(Reuters) - Apple Inc's (AAPL.O) shares slipped as much as 4 percent after the company said it was struggling to keep up with demand for its large-screen, higher-margin iPhone 7 Plus, potentially reducing sales and profits in the Christmas shopping period.
Apple Chief Executive Tim Cook acknowledged in a post-earnings conference call on Tuesday that strong demand for the phone, which features two cameras, caught the company off-guard.
"The mix that we projected on iPhone 7 Plus is short of what the reality is. So, we are chasing supply there," Cook said on the call.
The phone has a higher average selling price than the iPhone 7 variant and brings in more money for the company.
Apple forecast profit margins of 38.0-38.5 percent for the current quarter, below the average estimate of 38.8 percent.
Its revenue forecast of $76 billion to $78 billion for the current quarter was slightly higher than the consensus estimate of $75.08 billion.
Some investors, however, had expected a stronger forecast as rival Samsung Electronics Co Ltd (005930.KS) struggles to recover from a blow to its reputation after recalling its flagship Galaxy Note 7 phones due to fire hazard.
"Guidance implied iPhone units for December quarter in line with consensus, though expectations had risen into the print given recent Samsung news flow," Mizuho Securities USA Inc analysts wrote in a note.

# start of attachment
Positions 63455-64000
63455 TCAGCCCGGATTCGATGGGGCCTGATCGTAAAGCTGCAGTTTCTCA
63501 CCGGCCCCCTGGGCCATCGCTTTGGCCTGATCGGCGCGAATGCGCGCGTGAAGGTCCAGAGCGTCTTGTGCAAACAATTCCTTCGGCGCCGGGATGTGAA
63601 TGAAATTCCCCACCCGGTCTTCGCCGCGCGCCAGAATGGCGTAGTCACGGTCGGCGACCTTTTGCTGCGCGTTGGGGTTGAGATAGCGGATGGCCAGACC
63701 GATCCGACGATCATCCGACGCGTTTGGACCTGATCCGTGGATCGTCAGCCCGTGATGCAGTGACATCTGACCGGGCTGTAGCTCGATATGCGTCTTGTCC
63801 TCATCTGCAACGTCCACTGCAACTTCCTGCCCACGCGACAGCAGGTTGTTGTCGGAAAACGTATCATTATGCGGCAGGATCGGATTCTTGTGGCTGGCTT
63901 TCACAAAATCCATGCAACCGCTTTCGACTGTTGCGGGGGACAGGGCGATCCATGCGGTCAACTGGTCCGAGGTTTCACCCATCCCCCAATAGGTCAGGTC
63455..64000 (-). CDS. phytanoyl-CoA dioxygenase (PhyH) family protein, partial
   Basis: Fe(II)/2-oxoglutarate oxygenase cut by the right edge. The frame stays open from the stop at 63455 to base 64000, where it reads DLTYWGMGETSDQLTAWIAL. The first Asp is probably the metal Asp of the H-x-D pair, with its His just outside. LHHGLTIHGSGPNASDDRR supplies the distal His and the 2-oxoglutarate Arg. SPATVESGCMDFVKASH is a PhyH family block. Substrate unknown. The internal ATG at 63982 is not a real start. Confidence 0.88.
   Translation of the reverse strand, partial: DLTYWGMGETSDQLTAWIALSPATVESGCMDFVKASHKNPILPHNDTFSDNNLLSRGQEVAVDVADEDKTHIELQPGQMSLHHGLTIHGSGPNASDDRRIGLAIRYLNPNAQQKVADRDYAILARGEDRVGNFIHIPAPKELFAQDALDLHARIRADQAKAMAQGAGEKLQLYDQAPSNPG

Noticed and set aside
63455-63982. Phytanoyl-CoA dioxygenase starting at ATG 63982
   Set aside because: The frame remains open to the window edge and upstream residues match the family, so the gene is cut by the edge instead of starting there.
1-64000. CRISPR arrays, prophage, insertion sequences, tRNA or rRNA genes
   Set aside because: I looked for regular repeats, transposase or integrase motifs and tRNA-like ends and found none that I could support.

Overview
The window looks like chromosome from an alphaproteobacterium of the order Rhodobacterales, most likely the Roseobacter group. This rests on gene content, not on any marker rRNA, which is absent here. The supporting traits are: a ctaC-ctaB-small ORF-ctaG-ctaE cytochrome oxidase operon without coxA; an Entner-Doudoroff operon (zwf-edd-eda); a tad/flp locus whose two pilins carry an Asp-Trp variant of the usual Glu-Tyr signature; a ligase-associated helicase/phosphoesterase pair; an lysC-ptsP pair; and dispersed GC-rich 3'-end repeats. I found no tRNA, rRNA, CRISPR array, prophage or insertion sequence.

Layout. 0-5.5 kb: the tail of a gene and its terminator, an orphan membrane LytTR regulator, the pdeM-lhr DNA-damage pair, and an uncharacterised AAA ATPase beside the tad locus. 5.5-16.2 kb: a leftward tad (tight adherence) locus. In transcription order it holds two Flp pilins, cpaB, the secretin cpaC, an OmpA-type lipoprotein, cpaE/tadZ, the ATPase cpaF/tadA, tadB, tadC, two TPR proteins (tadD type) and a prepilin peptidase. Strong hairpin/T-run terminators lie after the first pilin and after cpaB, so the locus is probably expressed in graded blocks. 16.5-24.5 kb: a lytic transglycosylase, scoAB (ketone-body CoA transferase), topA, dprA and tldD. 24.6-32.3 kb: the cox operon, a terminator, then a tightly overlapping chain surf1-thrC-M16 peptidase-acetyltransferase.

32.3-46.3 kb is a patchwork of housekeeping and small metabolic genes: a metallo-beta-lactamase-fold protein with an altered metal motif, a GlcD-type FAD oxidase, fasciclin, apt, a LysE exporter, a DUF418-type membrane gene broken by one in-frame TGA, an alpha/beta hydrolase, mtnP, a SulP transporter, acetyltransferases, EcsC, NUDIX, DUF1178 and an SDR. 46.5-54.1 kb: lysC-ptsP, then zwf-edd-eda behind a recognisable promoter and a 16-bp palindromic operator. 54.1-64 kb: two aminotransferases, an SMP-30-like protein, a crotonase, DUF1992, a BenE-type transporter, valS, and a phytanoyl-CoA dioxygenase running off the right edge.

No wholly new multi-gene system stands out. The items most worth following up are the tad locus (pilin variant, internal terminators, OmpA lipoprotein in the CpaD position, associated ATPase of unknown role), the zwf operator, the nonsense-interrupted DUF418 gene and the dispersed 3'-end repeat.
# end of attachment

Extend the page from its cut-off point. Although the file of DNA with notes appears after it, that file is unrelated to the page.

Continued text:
Apple shares were down 2.5 percent at $115.30 in afternoon trading, wiping out about $15 billion in market value.
But Wall Street analysts were largely positive. At least six brokerages, including J.P. Morgan and Raymond James, raised their price targets on the stock.
"We take the company's multiple references to iPhone 7 plus demand likely outstripping supply in (December quarter) as affirmation of the near-term lift to the iPhone business," Barclays analyst Mark Moskowitz wrote in a note.
Cook said on Tuesday that supply for iPhone 7 will match demand during the quarter, but iPhone 7 Plus may not.
"We believe this means the company could miss 500,000-1 million additional units if iPhone 7 Plus remains constrained through late December," Piper Jaffray and Co analysts wrote in a client note. The brokerage raised its price target on Apple's stock to $155 from $151.
Only one brokerage - Stifel - downgraded the stock to "hold" from "buy" and cut its price target to $115 from $130.
The brokerage said the stock could remain within a range of $105-$120 over the next 2-3 quarters until investors were able to get greater insight into potential drivers for the stock.
Of the 48 analysts covering the stock, 40 rate it "buy" or higher, six have a "hold" rating and two "sell" or lower.
The median price target is $131, according to Reuters data.
Reporting by Supantha Mukherjee and Tenzin Pema in Bengaluru; Editing by Saumyadeb Chakrabarty